Who knew Bolivia’s capital isn’t La Paz?
Thanks Trivial Pursuit for planting that seed of misinformation during my teens.
La Paz is the administrative – or – de facto capital, while the political capital is Sucre. So now that we’ve got that straight, it’s time to acquaint yourself with this gorgeous colonial city.
Sucre isn’t exactly on the beaten track, so I had very few notions of what it would be like. Actually, I had never even heard of Sucre before planting two feet on Bolivian soil. Located in a country that isn’t hailed as a touristic destination, and buried in the heart of South America, I figured it’d be another dusty Bolivian city.
Boy was I wrong.
Just because my corner of the Western world hadn’t been to Sucre, didn’t mean the rest of Europe was so ignorant. In fact, Sucre was founded by the Spanish in 1538.
What were the Spanish doing there? In short, relentlessly mining silver from nearby Potosí, which is counted among the world’s highest elevation cities. Sitting at 4,090 metres (13,420 ft), life at this altitude is literally, breath-taking. The Spanish couldn’t hack it, so they founded and based themselves out of Sucre, which lay at a comfortable 2,800 metres. The silver that was mined in Bolivia would finance Spain for the next three hundred years. I wonder, how many people today, are aware of this fact?
As wealth flowed from Potosí to Sucre, the population swelled and Sucre became a religious and cultural centre. The city grew, with architecture artfully blending European influence and local tastes, an aesthetic distinctly noted and recognized by UNESCO.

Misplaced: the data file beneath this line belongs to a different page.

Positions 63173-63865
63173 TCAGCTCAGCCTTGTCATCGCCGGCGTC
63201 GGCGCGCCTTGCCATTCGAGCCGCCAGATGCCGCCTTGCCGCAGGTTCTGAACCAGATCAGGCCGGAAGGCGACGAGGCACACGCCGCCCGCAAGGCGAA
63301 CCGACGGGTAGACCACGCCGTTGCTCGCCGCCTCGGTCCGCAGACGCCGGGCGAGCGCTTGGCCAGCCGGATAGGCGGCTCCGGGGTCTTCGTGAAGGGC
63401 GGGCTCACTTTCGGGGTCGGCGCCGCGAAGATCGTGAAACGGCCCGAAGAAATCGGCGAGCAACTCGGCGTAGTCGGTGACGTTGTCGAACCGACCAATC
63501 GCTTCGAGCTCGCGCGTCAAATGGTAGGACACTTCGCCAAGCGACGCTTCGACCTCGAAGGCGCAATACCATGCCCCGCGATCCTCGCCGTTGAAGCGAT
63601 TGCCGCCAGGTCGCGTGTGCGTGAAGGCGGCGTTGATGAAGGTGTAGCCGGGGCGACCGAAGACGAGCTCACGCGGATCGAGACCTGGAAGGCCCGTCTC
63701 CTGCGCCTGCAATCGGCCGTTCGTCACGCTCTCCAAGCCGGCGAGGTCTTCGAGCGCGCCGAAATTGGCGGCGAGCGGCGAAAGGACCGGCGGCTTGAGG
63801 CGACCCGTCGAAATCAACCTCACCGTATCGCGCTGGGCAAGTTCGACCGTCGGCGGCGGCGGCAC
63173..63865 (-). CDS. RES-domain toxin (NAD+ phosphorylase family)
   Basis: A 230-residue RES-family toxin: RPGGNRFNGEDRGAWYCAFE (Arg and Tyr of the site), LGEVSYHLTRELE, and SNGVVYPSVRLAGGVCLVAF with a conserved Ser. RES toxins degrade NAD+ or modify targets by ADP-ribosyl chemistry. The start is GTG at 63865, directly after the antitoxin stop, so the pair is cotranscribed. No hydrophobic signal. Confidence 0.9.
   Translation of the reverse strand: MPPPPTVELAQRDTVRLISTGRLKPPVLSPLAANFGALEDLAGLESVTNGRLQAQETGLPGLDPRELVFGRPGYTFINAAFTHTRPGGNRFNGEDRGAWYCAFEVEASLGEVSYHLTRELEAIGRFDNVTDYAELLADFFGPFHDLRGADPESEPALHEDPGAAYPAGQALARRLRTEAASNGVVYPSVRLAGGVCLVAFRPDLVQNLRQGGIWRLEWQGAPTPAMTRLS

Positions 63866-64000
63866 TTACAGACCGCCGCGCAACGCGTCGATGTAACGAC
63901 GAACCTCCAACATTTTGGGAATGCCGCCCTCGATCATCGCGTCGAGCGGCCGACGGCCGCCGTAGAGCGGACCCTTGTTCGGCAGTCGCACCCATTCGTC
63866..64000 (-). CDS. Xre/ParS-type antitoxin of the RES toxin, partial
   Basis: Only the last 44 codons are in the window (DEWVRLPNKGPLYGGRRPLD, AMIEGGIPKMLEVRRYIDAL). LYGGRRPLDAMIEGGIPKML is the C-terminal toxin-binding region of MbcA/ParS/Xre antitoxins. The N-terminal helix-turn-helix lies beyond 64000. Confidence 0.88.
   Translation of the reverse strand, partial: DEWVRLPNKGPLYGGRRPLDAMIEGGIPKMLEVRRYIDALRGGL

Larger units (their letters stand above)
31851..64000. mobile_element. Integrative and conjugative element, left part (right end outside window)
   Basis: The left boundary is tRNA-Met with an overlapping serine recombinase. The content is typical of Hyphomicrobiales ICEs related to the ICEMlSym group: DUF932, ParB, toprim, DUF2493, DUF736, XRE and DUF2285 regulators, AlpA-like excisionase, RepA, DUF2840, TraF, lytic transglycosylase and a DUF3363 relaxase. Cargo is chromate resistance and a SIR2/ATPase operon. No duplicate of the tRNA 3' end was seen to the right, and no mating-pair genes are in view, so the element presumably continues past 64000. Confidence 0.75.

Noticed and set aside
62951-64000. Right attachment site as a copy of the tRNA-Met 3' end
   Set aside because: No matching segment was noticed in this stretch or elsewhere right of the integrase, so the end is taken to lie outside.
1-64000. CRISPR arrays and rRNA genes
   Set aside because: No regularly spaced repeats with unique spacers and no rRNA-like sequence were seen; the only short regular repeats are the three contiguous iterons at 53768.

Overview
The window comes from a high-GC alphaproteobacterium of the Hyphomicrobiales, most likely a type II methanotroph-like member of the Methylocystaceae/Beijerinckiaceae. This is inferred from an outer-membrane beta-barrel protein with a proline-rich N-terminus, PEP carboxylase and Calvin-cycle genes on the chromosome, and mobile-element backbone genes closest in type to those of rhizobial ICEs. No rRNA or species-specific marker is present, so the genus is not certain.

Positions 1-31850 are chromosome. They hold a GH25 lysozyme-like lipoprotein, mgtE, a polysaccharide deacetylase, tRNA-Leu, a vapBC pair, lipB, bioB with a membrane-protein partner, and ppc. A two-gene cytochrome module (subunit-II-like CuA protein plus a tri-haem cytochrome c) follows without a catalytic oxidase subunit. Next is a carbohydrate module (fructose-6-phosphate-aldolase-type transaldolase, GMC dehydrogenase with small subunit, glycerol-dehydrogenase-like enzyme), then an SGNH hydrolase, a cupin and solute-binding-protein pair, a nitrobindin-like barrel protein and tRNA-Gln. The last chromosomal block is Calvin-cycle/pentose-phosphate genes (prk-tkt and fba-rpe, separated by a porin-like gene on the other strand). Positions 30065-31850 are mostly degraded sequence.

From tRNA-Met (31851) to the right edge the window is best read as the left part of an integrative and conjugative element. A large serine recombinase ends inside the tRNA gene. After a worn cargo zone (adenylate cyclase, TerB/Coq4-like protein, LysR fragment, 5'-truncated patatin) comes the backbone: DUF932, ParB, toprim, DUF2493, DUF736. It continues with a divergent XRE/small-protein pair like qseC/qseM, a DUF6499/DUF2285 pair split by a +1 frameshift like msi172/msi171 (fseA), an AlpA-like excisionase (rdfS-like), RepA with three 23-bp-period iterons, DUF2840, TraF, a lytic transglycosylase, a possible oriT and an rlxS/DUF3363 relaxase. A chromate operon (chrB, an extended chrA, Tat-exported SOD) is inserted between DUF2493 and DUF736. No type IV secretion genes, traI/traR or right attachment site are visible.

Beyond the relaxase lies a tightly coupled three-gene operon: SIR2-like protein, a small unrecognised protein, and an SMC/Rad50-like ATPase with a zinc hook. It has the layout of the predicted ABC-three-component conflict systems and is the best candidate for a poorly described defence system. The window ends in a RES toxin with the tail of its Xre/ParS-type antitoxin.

Inspecting present-day Sucre, one immediately sees (and admires) the European flair. Well-heeled locals go about their day, walking along manicured streets and through handsome plazas. There’s a Levi Store on Calle Bustillos and an American-scale supermarket a few blocks over.
Sucre is markedly cosmopolitan in contrast to slum-hugged La Paz and dust-choked Potosi. I really enjoyed my time there, much more than Lima (Peru’s capital). It’s the type of place I could see myself staying for a month or two, and judging from the number of expats, I’m not the only one to share this sentiment. Just take a look for yourself:
Have you been to Sucre? What did you think?
More Sucre: Sucre’s Drop-Dead Gorgeous Cemetery, Bolivia (PHOTOS)